USPS weight

Ah, rookie error...I've never taken USPS shops becuase of the low fees, but I actually had something I had to mail, and I stupidly assumed it was a pound. Instead it was 14 ounces. (I misread the screen, otherwise I would have simply taken it back and added a small item to the package.) Will the shop be rejected unless I reshop and send a package that is over 1 lb? (Thankfully the location is right down the road.)

Edited 1 time(s). Last edit at 05/13/2021 07:16PM by NinS.

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Yes, it probably will be rejected. If you still have time in your shopping window, I would redo the shop. I always make sure I have around 20 ounces, that way I know it will be accepted.
Thanks. I have two days left so I will indeed reshop. My first shopping error in eons, but better with an eight dollar package I was sending anyway than with a $150 meal or $300 hotel!
Yes. My package was light by 1/10 of an ounce,and the report was immediately rejected.
@ceasesmith wrote:

Yes. My package was light by 1/10 of an ounce,and the report was immediately rejected.

Thats why I always mail the same package contents over and over. Be it a pound of pasta or a stack of cds. It is that sweet spot where its over required weight but not enough extra to incur additional charge in postage.

Shopping Western NY, Northeast and Central PA, and parts of Ohio and West Virginia. Have car will travel anywhere if the monies right.
I also mail the same 1 lb bag of beans or pasta over and over again. Once, I used the exact, sealed box I had used several times before with no problems, and then found the receipt said it was only 12 ounces or somesuch. Fortunately, I was able to explain in the comments and they approved the shop. I'm not sure a newer shopper would have been so lucky.
If I have good reason to think its a pound I always add something with a stated weight--like a 6 ounce pack of cookies--that I know will not exceed the limits. But recently I've been sending friends Girl Scout cookies, which have a stated weight on the box, and to shelters I send unopened cat food (that my spoiled cats refuse to eat), which also have the weight stated on the cans.
I got a second hand kitchen scale, Kitchenaid. It gets it right to the fraction of an ounce.

Do not read so much, look about you and think of what you see there.
Richard Feynman-- letter to Ashok Arora, 4 January 1967, published in Perfectly Reasonable Deviations from the Beaten Track (2005) p. 230
Apparently, it depends on the editor and their mood that day. I had two shops one day and it wasn't;t raining at the time, but had been for several days before. I didn't realize there was a puddle of water in the back of my pick-up where I placed the packages, and water sloshed all over them during the drive. Too far from home to go back, I stopped at Office Depot and purchased a couple of boxes and filled them basically junk from my truck. As luck would have it, both packages were shy of a pound. I contacted my scheduler as soon as I noticed and told her what happened, but she said it was "strict USPS policy" that they had to weigh at least a pound, and there was nothing she could do. However, one editor rejected one of the packages, another let the second go through. So much for "strict policies."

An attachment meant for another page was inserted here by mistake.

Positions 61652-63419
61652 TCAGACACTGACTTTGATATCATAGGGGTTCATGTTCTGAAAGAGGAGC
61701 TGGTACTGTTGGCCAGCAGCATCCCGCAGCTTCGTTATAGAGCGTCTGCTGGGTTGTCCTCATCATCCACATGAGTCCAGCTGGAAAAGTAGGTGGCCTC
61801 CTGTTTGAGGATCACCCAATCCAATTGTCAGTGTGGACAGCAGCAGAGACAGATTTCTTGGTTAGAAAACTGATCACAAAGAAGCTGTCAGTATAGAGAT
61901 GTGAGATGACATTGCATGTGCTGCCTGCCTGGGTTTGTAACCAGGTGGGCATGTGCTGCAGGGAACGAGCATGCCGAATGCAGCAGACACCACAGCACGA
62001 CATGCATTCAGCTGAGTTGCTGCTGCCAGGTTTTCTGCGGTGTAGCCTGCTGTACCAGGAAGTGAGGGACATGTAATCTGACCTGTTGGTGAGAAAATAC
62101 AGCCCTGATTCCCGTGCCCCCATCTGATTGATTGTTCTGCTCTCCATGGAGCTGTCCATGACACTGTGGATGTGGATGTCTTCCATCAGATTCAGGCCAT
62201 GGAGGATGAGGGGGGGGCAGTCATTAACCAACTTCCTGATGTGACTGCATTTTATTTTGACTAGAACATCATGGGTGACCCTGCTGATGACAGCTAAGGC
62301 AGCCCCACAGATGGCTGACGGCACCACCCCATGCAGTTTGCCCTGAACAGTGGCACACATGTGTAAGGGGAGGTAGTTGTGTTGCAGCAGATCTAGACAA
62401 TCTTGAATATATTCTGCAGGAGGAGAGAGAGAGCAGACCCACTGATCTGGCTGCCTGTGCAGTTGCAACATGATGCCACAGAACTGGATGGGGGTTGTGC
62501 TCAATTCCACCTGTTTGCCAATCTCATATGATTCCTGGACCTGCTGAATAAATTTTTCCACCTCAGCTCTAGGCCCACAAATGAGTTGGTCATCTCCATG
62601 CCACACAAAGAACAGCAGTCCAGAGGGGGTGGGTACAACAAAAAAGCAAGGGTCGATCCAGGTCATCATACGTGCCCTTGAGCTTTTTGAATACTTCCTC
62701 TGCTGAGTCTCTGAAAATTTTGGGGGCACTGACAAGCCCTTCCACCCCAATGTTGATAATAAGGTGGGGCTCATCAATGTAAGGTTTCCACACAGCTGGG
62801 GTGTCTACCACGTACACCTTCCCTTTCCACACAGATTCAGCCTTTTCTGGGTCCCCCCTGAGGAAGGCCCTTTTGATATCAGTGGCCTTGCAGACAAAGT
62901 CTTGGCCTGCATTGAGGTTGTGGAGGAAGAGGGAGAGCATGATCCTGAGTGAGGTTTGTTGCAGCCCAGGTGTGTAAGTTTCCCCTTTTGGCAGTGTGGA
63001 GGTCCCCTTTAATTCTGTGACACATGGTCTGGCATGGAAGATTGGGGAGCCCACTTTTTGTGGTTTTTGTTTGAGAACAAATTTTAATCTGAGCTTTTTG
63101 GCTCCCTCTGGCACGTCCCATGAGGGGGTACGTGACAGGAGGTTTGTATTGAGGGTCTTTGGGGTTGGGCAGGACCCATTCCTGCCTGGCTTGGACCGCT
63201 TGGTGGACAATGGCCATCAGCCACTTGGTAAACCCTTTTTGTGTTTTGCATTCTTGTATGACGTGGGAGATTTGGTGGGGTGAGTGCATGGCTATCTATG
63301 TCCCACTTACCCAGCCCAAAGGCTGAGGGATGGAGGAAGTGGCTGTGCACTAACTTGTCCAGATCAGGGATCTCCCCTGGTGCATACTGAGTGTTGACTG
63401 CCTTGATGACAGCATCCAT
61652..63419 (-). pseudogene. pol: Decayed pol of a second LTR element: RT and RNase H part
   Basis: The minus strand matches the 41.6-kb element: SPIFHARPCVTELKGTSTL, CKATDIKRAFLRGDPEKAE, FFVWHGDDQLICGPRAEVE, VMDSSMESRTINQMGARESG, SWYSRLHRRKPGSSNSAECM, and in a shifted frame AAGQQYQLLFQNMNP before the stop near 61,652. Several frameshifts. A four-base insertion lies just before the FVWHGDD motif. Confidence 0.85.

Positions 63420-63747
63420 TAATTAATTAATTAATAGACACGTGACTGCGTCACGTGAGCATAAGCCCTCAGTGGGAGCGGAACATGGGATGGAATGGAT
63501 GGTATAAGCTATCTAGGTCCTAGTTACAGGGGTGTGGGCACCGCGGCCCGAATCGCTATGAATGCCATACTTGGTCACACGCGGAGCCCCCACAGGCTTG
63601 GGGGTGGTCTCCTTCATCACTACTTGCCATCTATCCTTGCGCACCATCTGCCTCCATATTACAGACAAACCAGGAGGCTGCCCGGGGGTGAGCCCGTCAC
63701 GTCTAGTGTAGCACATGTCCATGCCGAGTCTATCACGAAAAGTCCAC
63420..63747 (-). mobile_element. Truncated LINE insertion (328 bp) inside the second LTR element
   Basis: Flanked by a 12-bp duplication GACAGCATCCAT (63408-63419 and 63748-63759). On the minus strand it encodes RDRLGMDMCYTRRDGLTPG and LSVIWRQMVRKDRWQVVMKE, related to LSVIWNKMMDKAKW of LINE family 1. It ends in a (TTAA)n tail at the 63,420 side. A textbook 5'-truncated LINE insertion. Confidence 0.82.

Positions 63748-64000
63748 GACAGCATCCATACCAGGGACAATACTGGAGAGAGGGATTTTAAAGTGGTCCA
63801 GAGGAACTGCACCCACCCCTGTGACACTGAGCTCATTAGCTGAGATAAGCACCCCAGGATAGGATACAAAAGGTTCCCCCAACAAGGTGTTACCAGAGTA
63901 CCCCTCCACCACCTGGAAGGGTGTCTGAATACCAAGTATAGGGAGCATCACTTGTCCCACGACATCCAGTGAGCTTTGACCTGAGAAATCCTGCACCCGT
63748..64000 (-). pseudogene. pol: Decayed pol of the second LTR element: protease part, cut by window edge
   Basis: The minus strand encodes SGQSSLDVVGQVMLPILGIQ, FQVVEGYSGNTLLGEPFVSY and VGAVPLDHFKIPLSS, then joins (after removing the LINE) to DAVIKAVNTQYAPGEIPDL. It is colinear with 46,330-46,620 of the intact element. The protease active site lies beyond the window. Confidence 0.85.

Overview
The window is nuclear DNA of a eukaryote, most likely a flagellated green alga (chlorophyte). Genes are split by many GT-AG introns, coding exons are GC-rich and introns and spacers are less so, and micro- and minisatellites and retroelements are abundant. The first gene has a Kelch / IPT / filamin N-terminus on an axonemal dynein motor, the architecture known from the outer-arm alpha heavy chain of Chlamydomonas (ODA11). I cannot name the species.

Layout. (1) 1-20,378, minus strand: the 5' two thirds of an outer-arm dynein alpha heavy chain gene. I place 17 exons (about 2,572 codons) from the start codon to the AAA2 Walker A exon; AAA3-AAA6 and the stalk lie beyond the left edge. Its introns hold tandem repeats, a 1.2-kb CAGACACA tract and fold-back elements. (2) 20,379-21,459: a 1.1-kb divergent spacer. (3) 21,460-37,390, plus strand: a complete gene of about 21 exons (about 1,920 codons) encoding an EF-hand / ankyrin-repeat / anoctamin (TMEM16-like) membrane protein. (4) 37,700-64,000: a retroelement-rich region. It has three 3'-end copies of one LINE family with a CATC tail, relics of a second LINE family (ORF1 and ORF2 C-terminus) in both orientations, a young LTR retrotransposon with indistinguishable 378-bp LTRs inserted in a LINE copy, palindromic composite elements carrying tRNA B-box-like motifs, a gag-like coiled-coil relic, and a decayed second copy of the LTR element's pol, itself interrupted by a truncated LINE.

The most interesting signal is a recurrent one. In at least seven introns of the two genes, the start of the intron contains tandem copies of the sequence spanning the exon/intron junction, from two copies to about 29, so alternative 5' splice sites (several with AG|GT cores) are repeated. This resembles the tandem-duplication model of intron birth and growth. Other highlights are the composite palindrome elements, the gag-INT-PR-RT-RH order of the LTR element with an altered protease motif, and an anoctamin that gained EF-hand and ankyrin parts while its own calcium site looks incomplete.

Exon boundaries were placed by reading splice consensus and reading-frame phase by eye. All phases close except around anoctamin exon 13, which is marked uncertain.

I have a postage scale that I use. I try to get close to the 2# as I am sending items to my daughter and have lots to send. But I have left a 2 oz window on the upside of the one pound minimum and the low side of the 2# point. Due to their scale being off for whatever reason by an ounce or two I always leave this window just to be safe. You can add weight to your one pound box easily if you find mailing boxes that are thick and heavy. Some of the boxes I use weigh 4 or 5 ounces themselves. .
I weigh my boxes on my kitchen scale, aiming for about 1.5 pounds. Yesterday the clerk told me a box was over two pounds, causing me to pay 50 cents over what it usually costs to mail to this location. I didn't challenge her on it mainly because I figured an average customer wouldn't have taken the time to know a package weight down to the ounce.

But later I started thinking...if a post office fudged their scale such that customers paid a little too much each time a package went out that would be a tidy sum. If so, would it benefit the individual clerk or the office itself?

Happiness is not a goal; it is a by-product. Eleanor Roosevelt
It happened to me only once but increased the mailing price by a lot more than 50c. I still mailed the box but had to use my fee to pay the difference.
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